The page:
On the flipside, the high-deductible plans that have high co-pays take less of your money each month, but the payments are higher when you visit your doctor. It is best to find some kind of balance along your comfort level on each of these. You need a deductible that you can pay, otherwise your insurance will probably never cover anything unless you receive care over that deductible amount. This is where a plan with a lower deductible and higher premium may work.

For example, you are young and you may go to the doctor twice per year. Because you have a $5,000 deductible with a $60 per month premium, you will benefit. Of course, two visits a year are not going to equal $5,000, which means you will have to pay for those visits on top of your appointment. However, this is economically feasible for you because paying $120 per month for a plan with a $2,500 deductible is just going to cost you more. Two visits are still not going to equal $2,500. Now, if an emergency occurs or something that causes the $5,000 deductible to be met, then you still benefit because you only paid $60 per month in premiums and are still saving on your $50,000 in medical bills.

If you are someone who is of poor health and you require a lot of doctor’s visits, the higher monthly premium with the lower deductible will benefit you more, especially since the per-visit fees are lower on these plans.

Offset Costs

There are ways that you can offset your costs. The first is to take the medical expenses that aren’t covered and claim them on your taxes. There are tax savings for unreimbursed medical expenses.

You can also open a Flexible Spending Account. You can make a pre-tax contribution to your FSA, which can be used to cover the expenses that your health care plan does not. The downfall to this is that the money that is contributed to the account expires at the end of the year, so that means you’ll lose income if you don’t spend it on health care. Nonetheless, there are tax savings for contributing to an FSA account, so that’s another way to save.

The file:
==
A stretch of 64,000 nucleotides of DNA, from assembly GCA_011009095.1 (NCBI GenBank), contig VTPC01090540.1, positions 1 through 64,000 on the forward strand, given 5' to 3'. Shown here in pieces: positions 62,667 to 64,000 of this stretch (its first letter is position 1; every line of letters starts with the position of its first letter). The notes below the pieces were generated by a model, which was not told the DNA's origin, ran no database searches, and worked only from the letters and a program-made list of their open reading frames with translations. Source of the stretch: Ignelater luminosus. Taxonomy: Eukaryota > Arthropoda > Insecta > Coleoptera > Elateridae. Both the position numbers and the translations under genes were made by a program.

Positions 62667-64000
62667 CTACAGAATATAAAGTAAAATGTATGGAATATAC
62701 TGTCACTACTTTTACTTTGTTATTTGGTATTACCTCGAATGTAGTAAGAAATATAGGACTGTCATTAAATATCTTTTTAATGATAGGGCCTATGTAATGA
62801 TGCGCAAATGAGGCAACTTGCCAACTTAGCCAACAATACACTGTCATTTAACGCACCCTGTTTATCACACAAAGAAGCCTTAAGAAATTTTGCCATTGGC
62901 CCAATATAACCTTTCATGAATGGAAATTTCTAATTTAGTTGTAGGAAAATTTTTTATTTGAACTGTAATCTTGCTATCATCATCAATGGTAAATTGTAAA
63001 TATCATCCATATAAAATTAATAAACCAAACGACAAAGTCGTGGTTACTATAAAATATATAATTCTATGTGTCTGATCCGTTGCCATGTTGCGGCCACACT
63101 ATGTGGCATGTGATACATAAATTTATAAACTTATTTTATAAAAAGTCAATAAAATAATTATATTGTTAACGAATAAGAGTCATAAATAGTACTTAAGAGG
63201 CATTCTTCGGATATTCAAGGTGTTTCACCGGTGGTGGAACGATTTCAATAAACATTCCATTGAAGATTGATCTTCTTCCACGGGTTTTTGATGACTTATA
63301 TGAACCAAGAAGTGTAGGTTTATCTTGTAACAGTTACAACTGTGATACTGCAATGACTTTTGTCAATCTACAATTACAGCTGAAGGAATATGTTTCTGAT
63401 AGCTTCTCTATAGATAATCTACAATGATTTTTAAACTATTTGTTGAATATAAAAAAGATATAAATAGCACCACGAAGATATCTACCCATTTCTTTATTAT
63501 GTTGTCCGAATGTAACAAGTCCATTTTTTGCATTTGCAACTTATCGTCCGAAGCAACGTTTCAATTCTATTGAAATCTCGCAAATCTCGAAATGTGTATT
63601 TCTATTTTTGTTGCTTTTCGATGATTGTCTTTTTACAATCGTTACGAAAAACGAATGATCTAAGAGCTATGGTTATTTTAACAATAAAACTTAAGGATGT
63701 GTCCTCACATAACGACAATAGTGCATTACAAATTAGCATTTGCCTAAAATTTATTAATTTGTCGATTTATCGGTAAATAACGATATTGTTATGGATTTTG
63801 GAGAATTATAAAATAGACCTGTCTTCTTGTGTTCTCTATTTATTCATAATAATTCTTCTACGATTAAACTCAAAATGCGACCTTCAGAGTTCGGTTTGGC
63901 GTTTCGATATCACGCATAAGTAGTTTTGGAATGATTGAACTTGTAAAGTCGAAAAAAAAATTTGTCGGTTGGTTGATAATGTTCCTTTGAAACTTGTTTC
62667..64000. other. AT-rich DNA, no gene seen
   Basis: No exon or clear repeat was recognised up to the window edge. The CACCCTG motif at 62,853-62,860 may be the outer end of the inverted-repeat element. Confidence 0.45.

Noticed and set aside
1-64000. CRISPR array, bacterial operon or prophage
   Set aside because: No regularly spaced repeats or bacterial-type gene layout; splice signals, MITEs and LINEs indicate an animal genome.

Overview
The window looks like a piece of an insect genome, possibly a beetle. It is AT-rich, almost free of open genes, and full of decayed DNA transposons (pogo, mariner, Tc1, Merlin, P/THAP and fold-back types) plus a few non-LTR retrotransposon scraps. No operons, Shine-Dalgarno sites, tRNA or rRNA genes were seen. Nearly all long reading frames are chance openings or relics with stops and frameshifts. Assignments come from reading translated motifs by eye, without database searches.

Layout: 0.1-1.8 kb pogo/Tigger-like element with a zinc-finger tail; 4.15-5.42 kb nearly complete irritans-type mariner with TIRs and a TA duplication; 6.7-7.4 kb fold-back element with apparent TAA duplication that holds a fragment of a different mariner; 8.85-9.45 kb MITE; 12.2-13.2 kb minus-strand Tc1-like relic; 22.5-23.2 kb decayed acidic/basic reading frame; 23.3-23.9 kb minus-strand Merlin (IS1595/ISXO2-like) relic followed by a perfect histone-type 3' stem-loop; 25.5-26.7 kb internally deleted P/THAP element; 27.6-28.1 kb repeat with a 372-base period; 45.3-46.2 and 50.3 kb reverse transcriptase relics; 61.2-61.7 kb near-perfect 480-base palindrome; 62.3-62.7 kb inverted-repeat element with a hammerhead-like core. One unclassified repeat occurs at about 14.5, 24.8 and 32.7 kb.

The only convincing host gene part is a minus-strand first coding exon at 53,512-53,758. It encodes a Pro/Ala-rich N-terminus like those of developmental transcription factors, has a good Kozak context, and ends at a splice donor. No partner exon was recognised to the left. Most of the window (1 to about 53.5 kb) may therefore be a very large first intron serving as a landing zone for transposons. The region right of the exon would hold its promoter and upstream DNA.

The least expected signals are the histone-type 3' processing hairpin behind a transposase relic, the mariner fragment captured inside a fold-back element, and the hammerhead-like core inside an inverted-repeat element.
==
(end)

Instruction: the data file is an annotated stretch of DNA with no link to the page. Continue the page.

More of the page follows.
The Health Savings Account is similar to an FSA. A HSA allows you to deposit pre-tax income into the account that is spent specifically on health care. This account doesn’t have an expiration date like a FSA, so the savings can be rolled over at the end of each year. In the end, you can use that money after retirement. The HSA is more designed for individuals who are healthy and want to pay lower premiums on health insurance while banking what they don’t spend for medical treatment. The catch is that you can only enroll in a HAS if you are paying a high deductible on your regular health insurance plan. Other criteria must also be met, which is determined by the IRS.

Understand Your Options

Just make sure you understand your options. Enrolling in a plan without understanding them can cost you a lot of money. Before signing up, determine which doctors are in the network. You also want to consider all options so you are not playing table games with your health. You also need to know that you can change your health plan as your life changes. You do not have to stick to the same plan for the rest of your life.

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About Author

Ginger has over a decade of experience in the area of personal finance. She has provided informative content and advice on a number of finance-related topics to individuals in the U.S. and Europe. She is able to do this because of her personal and professional experience, which includes work in the financial sector and 10 years in tax preparation. She resides in Ohio with her husband and three children.